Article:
by: Ashley Ngu & Kevin Zhang
What began two years ago as a casual gathering of frisbee enthusiasts and friends has transformed into a competitive ultimate frisbee team which competed in two major interstate tournaments.
Led by senior captains Nathan White, Michael Norcia and David Hwang, the student-run team, Team Rocket, has been successful in maintaining a winning record. “We don’t have an official record because we’ve played a lot of college teams that we shouldn’t have played and we’ve lost some against them, won some,” Norcia said. “I would estimate that our record against high school teams is about 13-1.”
The only loss was to their main rival, the Alameda Community Learning Center (ACLC) team. “Considering they’re a small charter school whose only school sport is ultimate frisbee, have an official coach and their members mostly start playing in middle school, they should beat us dandily,” Norcia said. “We’re definitely going to put up a hell of a fight.”
The team also has two volunteer coaches, Stanford graduate students Thomas Callaghan and David Abram, who help players develop their skills. “They know their stuff backwards and forwards,” Norcia said. “Thomas is more of the coach-y type and David is more of a player, so combined, they make an awesome coaching team.”
In a recent tournament in Davis, Calif., the team won all seven of its games and placed first. “When they are in sync with each other, it’s a beautiful thing to watch,” Callaghan wrote in an e-mail. “You should come see it for yourself at States. I heard spectators during the semifinal game at the Davis Juniors Tournament describe their play as ‘poetry in motion.’”
Team Rocket placed seventh last year in the States competition, but has high expectations this time around. “Some players already had some experience at the start, and everyone who has come to practices and games has drastically improved,” Abram wrote in an e-mail. “They are now throwing confidently, playing solid defense and looking more experienced than many college players and teams I have seen.” The States took place on Saturday and Sunday.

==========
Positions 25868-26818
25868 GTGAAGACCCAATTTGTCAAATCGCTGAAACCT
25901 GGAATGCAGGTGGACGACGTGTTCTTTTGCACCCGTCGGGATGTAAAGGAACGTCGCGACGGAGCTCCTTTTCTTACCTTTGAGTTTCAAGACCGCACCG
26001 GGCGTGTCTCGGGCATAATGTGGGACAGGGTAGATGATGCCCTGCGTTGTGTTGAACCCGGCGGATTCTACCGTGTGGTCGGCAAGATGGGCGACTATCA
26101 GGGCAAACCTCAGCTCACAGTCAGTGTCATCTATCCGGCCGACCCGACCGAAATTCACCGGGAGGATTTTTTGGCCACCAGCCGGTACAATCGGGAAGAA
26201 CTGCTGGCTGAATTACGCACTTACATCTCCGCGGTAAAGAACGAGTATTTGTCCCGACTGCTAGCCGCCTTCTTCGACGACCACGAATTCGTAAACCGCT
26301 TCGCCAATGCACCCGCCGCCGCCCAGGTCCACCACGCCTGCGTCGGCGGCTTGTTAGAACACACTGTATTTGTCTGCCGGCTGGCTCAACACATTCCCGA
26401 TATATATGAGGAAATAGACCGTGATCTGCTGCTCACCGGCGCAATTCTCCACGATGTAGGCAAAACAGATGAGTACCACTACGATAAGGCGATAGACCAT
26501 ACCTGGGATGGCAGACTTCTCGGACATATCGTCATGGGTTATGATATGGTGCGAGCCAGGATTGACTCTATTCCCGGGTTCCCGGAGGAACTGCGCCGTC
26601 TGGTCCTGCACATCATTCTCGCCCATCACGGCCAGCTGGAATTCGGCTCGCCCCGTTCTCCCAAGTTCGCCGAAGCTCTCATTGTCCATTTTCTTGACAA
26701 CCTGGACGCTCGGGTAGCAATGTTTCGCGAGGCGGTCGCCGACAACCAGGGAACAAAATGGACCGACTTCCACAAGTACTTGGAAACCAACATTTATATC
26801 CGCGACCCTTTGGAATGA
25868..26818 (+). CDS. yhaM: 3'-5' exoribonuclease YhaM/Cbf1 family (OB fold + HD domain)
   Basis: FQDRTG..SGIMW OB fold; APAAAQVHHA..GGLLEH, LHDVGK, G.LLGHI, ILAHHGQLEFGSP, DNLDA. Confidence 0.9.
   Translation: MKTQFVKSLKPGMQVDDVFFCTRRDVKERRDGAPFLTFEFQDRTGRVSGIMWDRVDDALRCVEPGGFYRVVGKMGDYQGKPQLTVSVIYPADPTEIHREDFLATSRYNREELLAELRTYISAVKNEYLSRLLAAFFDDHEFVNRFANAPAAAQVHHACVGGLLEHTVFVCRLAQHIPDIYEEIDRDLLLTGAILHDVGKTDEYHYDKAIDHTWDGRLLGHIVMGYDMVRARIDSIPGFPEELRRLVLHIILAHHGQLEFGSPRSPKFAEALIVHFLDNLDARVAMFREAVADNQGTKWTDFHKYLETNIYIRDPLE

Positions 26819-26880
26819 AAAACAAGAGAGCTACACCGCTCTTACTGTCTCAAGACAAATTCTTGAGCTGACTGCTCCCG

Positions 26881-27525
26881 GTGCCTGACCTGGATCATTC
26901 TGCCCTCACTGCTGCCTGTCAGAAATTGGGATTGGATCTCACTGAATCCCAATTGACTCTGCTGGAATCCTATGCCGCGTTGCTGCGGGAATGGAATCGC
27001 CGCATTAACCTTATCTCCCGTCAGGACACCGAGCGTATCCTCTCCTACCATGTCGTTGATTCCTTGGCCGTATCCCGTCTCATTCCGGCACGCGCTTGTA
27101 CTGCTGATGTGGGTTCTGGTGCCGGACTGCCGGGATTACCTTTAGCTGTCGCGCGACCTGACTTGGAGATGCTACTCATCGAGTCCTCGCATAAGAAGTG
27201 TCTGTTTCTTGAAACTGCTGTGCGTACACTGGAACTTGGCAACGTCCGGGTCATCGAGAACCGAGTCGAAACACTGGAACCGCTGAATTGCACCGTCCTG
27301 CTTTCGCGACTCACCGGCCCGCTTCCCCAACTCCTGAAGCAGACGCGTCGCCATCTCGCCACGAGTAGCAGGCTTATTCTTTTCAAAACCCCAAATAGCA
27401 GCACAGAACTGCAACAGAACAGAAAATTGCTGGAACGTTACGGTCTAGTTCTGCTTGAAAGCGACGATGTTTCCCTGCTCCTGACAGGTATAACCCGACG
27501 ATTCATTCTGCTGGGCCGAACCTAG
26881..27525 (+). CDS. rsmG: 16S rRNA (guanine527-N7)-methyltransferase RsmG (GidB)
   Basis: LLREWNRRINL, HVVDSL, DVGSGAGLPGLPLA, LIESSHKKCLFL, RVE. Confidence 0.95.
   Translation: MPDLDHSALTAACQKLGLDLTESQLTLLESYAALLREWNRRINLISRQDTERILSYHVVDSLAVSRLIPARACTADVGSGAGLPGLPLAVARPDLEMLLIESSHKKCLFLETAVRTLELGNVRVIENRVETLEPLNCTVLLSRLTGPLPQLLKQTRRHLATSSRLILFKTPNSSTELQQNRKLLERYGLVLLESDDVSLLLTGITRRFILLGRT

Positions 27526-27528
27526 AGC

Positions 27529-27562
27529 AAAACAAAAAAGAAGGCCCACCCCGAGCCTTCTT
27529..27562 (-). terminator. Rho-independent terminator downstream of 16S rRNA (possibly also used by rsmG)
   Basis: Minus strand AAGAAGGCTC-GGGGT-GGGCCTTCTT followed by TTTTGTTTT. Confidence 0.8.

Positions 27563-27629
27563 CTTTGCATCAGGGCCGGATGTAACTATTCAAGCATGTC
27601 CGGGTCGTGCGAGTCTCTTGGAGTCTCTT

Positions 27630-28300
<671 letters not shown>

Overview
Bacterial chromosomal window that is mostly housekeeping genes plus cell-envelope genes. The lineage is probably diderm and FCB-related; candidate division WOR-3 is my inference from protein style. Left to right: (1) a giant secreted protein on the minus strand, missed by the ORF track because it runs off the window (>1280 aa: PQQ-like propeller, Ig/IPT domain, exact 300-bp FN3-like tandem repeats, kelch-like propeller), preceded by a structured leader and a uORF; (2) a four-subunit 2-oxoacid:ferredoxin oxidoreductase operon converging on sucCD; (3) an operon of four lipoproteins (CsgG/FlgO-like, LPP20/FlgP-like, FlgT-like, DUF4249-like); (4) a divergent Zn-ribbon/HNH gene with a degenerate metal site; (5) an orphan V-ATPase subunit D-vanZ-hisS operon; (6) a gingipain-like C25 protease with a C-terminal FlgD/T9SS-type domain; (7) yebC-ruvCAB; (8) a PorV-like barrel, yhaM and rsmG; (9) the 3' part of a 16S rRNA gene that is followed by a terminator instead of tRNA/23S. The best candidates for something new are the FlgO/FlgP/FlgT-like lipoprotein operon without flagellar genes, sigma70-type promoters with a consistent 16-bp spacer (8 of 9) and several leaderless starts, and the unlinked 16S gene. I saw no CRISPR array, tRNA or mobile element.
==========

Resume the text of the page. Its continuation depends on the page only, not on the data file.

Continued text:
This is also the first year the squad has been invited to the UPA Western Championships, which will take place May 8 and 9 in Seattle. It is considered to be the top high school tournament of the year consisting of 15 other ultimate teams from six other states: Washington, Oregon, Minnesota, Idaho, Missouri and Nebraska. “We’re going into that tournament with no real expectations of winning,” Norcia said. “I think the tournament is going to be a lot more fun than States because at Westerns, the teams are at a level of competition where if we lose, it’ll be a great learning experience anyways. If we lose to a team at States, it will be more disappointing.”
The unique peer-organized system of the team creates a friendlier and more relaxed atmosphere than most official school sports. “We’re like a family,” senior Johnny Lau said. “Everyone knows everyone else.” Callaghan agreed. “The team chemistry is great,” he wrote. “These kids are an absolute pleasure to coach. They are eager to learn, adjust well to feedback and play hard. They are very supportive of each other and cooperative in sharing insights and teaching each other. I love their playful and laid back yet competitive approach. It’s made coaching them very easy, except I don’t understand all their Pokemon references, but maybe that’s for the best.”
The team’s easygoing attitude is reflected in their team name. Last year, the team called themselves We Throw Frisbee, but changed their name to Team Rocket as part of an inside joke revolving around the Pokemon franchise. Following this theme, their uniforms consist of white t-shirts with a red “R” on the front in accordance with actual Team Rocket attire. On the back is a blacked picture of a Pikachu captured in a net.
Practice emphasizes scrimmages more than conditioning or drills. An average practice will consist of an hour of warm-ups and drills followed by an hour of scrimmages. Attendance at practices and games is completely voluntary; members are involved because they truly enjoy playing the sport and with the team. ”If there are people interested in joining, they should come out and try it out,” Norcia said. “If you are terrible at throwing, believe us, we’ve seen terrible throwers get dramatically better with practice. There are a wide variety of different levels of playing on the team so everyone is welcome.”